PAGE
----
Full disclosure: I published this post two years ago almost exactly to the day. On that day in November, Liam was still in 5th grade at our neighborhood school; Caleb was adjusting to kindergarten; we were going to “visit” Abu Dhabi for the first time about two weeks after this conversation. The boys thought of it as a “visit,” but Husband & I knew that a move out here was within the realm of possibility.

Now? Liam is in Year Seven at an outpost of a British school that requires kids to wear blazers and ties; the boys take a bus to school–there is no more morning walk, hand-in-hand.  Until I’d gone back to read this post, I’d not realized that Liam has been saying that a lot of money is key to happiness; I thought that was an idea he’d gotten from living here.

He still loves bacon, this son of mine, but his palate has developed: now he likes babyback ribs, too. Of course, if you give him a ham sandwich, he’ll curl his lip in disgust. And as for anything fresh–nah. Money seems to be the only “green” that Liam is interested in, I guess. 

When I walked to school with Liam this morning, we talked about money.  Or rather, he talked about money and I wondered where he gets his information.

“It’s better to have a million dollars than just a thousand dollars,” he said. “Because then you don’t have to make any choices. You can do whatever you want. We could go to France and China and Japan…”

We’ve been talking about a family trip to France this summer for my mom’s 70th birthday. Going to France might mean not renting a house at the beach this summer, mostly because of time constraints, but has Liam been listening to our conversations and determined for himself that a bigger checkbook would make it all possible?

“You need a lot of money to be happy, you know. Then we could have a bigger apartment because you and Daddy say that Caleb and I wouldn’t fight so much if we each had our own room…”

Well, seems to me that you and your brother would fight even if you lived in the Taj freakin Mahal…but how can I explain to him that by NYC standards we’ve got a pretty good gig: two bedrooms, two bathrooms, a laundry room (okay, a ten year old can’t appreciate the joy of having laundry in the apartment rather than in the basement of the building, but still…) Sure, three bedrooms would be nice–but does saying that in front of him make him think that what we’ve got is insufficient?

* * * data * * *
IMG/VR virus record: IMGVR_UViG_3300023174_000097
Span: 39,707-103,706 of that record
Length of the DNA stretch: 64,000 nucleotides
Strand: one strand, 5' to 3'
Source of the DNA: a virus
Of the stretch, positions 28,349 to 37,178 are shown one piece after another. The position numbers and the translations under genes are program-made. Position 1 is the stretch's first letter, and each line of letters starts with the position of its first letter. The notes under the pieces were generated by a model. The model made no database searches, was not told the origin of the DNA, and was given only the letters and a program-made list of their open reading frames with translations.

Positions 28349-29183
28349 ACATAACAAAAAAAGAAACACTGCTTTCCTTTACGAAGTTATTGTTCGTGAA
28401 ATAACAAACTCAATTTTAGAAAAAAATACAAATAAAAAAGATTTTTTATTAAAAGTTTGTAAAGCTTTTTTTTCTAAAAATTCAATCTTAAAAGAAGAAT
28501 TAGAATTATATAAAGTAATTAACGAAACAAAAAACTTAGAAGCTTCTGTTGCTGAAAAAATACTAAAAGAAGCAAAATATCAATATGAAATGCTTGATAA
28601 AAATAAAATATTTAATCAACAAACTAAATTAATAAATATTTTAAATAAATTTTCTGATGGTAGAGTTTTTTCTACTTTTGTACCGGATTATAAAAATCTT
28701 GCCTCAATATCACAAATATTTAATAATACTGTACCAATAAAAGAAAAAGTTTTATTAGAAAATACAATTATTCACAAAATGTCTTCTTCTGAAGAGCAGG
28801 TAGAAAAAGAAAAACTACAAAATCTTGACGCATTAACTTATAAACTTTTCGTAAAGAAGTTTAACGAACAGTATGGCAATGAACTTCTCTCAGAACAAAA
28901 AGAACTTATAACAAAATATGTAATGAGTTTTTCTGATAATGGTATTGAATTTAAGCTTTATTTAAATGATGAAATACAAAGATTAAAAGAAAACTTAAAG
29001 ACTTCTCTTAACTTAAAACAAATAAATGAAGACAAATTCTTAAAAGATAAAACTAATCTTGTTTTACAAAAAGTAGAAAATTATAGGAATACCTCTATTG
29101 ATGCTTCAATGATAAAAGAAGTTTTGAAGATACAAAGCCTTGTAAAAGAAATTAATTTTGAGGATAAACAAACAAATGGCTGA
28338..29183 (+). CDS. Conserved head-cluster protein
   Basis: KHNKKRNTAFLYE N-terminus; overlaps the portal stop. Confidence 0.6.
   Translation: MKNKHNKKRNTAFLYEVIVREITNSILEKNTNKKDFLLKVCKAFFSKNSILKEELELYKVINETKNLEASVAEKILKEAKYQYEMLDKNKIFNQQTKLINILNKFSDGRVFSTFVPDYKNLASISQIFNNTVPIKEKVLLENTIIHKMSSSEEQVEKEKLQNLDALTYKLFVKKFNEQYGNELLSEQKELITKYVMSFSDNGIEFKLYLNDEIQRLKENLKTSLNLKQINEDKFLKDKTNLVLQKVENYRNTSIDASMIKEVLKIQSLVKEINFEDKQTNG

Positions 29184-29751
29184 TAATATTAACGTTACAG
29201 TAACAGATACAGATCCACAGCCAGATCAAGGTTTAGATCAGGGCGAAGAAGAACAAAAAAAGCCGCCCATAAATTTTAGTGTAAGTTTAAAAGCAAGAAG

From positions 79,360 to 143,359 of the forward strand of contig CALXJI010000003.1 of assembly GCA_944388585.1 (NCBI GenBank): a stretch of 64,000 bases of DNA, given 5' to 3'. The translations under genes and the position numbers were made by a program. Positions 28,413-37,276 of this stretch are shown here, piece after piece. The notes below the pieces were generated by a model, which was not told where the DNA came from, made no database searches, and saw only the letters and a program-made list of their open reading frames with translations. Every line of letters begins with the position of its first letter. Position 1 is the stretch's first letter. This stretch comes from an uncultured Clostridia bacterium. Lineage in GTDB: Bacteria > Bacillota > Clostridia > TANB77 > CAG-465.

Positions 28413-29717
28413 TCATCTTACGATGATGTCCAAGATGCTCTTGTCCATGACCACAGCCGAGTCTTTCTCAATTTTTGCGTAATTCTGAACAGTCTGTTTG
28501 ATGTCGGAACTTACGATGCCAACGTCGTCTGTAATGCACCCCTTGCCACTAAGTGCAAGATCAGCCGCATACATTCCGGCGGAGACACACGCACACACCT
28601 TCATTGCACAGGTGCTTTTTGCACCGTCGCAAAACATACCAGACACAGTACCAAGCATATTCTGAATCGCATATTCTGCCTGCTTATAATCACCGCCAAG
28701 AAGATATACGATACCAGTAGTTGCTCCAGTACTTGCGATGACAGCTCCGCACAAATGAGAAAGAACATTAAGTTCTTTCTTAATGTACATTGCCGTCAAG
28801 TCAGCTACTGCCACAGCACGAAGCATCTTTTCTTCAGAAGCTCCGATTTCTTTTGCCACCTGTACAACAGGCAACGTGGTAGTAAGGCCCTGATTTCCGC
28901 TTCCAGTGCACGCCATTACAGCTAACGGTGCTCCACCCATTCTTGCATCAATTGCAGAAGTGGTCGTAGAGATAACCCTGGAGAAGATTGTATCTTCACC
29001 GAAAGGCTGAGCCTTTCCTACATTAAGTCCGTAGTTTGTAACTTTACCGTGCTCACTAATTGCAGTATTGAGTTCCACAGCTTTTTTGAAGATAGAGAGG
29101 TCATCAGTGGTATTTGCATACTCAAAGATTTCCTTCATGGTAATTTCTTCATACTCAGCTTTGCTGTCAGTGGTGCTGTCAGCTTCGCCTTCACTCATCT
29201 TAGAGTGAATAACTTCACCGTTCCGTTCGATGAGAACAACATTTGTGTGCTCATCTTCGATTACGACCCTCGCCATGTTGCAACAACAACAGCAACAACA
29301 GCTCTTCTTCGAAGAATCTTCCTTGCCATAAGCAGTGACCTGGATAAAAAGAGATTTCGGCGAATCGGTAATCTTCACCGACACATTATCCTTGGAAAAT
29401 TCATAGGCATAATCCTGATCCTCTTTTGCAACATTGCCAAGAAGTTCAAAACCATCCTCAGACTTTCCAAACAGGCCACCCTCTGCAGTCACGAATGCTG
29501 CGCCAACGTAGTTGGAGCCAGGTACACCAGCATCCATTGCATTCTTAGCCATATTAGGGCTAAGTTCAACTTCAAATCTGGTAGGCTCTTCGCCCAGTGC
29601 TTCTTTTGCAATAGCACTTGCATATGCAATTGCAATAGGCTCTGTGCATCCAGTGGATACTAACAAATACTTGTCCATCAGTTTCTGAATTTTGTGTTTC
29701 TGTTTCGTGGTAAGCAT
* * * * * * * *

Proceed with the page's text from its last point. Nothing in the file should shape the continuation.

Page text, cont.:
I suggest that Daddy and I think it’s more important to do something you love and not necessarily something that makes lots of money.

“No, mommy, you’re wrong. Because you can just do the job you don’t like until you have a lot of money and then you can get a better job that makes you happy.”

I find myself humming Harry Chapin.

“Plus think of all the soccer players who have these really big charities so they can help people and do stuff for their families, and they couldn’t do that if they didn’t make a lot of money.”

Kid’s got a point.

“And besides, you could learn to love whatever job it is. Even if you don’t at first.  It’s just if you start learning something early then you might learn to love it. Like me and BLTs. I mean, I don’t like them now but I could learn to like them.”

YOU? Like a sandwich with tomatoes and lettuce? Never gonna happen.